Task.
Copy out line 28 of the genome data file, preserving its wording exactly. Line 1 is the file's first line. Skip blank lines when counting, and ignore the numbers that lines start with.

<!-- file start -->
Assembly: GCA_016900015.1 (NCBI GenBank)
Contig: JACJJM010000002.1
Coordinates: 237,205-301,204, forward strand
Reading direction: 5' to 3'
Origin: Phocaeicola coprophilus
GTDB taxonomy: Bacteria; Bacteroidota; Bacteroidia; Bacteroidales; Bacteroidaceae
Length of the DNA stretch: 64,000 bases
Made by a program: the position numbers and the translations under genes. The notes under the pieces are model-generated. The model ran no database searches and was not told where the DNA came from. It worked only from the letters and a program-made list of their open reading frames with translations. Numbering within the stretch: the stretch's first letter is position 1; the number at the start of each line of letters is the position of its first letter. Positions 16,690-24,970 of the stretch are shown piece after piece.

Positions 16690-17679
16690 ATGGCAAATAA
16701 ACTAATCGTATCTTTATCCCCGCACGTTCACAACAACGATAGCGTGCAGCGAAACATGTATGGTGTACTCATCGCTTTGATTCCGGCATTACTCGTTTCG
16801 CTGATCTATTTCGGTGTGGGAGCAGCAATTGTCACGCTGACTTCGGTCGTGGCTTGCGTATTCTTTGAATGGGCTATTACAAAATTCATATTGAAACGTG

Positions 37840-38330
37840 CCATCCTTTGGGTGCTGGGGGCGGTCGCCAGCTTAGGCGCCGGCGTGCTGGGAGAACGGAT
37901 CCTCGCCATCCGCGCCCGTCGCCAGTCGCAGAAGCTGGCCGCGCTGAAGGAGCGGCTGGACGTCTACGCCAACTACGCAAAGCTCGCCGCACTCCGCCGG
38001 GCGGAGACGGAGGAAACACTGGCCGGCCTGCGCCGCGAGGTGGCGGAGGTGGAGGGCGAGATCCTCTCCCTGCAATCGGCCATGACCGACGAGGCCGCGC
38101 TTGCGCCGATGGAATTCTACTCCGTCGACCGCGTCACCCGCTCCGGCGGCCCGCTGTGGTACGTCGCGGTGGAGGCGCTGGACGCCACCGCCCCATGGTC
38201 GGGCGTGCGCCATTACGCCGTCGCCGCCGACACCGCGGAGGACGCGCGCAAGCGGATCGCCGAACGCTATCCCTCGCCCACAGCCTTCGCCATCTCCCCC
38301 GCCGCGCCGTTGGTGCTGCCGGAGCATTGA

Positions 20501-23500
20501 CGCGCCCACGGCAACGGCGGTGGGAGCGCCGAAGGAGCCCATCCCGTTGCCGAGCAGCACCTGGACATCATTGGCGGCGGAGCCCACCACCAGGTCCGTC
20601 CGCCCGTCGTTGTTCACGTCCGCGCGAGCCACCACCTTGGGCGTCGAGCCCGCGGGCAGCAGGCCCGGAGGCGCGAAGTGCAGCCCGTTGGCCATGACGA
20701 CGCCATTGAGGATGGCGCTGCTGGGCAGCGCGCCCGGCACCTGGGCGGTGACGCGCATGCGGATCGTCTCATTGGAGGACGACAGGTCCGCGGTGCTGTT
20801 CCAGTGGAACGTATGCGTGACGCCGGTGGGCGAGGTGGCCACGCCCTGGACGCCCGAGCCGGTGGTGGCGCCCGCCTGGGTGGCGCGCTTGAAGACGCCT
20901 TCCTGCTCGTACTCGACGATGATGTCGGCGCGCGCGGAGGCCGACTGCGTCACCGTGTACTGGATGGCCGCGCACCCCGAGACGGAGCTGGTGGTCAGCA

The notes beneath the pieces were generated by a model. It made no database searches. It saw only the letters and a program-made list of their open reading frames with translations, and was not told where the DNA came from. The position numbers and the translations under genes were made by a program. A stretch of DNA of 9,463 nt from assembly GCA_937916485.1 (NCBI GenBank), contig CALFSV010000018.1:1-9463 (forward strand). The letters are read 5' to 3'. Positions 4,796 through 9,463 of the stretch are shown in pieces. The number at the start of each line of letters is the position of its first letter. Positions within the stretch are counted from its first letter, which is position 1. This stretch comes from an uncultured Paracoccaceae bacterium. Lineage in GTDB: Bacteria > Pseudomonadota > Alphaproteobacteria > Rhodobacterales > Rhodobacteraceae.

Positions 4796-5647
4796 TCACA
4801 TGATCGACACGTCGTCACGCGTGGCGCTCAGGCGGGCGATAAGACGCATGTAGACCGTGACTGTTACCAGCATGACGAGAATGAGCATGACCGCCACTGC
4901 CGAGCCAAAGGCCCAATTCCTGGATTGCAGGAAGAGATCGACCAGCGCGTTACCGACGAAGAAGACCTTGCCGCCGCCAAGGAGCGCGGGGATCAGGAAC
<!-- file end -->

4796 TCACA